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Account, 1765 September 3 to 1767 May 6

ms-number: 767306.5

abstract: A brief account of missionary expenses from September 3 to May 6, 1767.

handwriting: Unknown hand is clear and legible.

paper: Small strip of paper is in good condition, with light creasing and minimal staining and wear.

ink: Black-brown.

noteworthy: Due to ledger formatting, transcription line breaks may not exactly match those of the original document.


Supplies for the Miſsionaries (including Mr Chamberlain's Debts at Newhaven)
from Sept.r 3. 1765 to May 6. 1767 — is about £570—
deduct for Mr Kirtlands House — 40
470 —
of which Mr Chamberlain has had (after deducting}
the Accot of Expences he has exhibited) about} 220 —
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New Haven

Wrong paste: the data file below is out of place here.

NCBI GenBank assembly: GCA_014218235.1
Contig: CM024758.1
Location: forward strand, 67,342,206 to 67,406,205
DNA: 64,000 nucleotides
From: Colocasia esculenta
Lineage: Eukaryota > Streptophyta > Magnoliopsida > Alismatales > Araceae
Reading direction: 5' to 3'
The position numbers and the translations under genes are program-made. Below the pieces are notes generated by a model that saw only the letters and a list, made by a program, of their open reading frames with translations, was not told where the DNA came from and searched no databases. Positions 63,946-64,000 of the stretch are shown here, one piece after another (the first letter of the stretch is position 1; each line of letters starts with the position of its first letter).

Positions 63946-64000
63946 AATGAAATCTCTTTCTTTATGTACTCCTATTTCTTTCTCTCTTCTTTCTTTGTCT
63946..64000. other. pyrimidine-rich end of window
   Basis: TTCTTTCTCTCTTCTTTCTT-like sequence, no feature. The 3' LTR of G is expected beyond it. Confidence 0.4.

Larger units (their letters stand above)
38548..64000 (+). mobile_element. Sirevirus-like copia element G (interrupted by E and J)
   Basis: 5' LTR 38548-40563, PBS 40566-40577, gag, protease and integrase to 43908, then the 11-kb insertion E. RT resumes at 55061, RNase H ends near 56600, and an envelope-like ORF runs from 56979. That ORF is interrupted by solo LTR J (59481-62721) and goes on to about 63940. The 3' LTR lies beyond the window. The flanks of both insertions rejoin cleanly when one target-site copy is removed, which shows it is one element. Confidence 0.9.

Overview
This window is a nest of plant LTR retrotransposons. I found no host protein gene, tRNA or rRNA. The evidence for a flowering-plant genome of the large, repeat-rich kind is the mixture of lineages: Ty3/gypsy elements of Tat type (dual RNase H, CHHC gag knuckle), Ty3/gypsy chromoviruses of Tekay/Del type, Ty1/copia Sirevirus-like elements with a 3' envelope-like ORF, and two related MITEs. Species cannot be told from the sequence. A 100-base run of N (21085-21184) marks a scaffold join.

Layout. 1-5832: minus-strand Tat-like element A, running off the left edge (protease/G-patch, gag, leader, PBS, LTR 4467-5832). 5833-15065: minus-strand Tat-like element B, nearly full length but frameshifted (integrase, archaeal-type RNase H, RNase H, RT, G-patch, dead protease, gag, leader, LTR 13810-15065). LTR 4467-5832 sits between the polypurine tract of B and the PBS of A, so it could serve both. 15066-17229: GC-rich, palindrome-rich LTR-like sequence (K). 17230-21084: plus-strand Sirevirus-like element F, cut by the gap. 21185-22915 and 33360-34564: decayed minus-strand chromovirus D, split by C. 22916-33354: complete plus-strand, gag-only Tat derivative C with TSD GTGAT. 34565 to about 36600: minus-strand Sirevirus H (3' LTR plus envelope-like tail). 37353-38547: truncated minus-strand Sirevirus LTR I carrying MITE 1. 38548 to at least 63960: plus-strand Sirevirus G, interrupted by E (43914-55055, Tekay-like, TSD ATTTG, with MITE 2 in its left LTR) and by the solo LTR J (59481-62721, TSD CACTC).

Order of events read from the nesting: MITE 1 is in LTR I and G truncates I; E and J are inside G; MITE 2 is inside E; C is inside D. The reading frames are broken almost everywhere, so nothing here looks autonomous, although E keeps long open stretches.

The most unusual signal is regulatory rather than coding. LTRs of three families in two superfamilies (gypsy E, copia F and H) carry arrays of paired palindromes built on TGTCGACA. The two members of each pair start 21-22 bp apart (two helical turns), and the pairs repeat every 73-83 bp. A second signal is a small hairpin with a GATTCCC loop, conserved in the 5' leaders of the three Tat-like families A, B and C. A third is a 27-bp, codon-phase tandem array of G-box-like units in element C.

New Haven is a city in south central Connecticut on New Haven Harbor and the Long Island Sound. The Quinnipiac Indians, specifically the Momauguin band of the Algonquin-speaking Tribe, were the area’s original inhabitants. The Quinnipiacs lived along the banks of Connecticut's many rivers; fittingly, Quinnipiac means long water country. After Dutch explorer Adrian Block first sailed up the Connecticut River in 1614, Quinnipiac lands and peoples began to dwindle, especially as English settlement expanded. In 1638, Reverend John Davenport and Theophilus Eaton, a London merchant, sailed into New Haven Harbor from Massachusetts Bay Colony and formally established New Haven as a Puritan settlement. Though he did not have a royal charter for his new colony, Davenport signed a treaty with Quinnipiac sachem Momauguin in 1738, which gave the English formal ownership over the land. Davenport had left Massachusetts in the midst of the Anne Hutchinson controversy, likely coming to Connecticut to found his own Puritan theocracy. New Haven existed as its own colony distinct from Connecticut until 1665, when Charles II united the two under the Colony of Connecticut. From then on, New Haven referred to the city specifically, which in 1701 became the co-capital of Connecticut along with Hartford. In 1716, the college that would become Yale, where Eleazar Wheelock received his degree in 1733, moved to its permanent home in New Haven. From its creation, Yale was committed to training Christian missionaries; several of Wheelock’s Anglo-American missionaries studied at Yale while many of his Anglo-American students from Moor’s went on to study there. Wheelock took Occom to New Haven in 1744 to see Yale's commencement exercises, but due to terrible eye strain, Occom never attended the College. Because New Haven was the co-capital of Connecticut, any of Occom's or Wheelock’s dealings with the Colony of Connecticut often involved New Haven. By the Revolutionary War, the city had a population of 3,500, almost none of whom were Quinnipiac Indians. New Haven remained co-capital of Connecticut until 1873, when it lost to Hartford in what is known as the "single capital contest."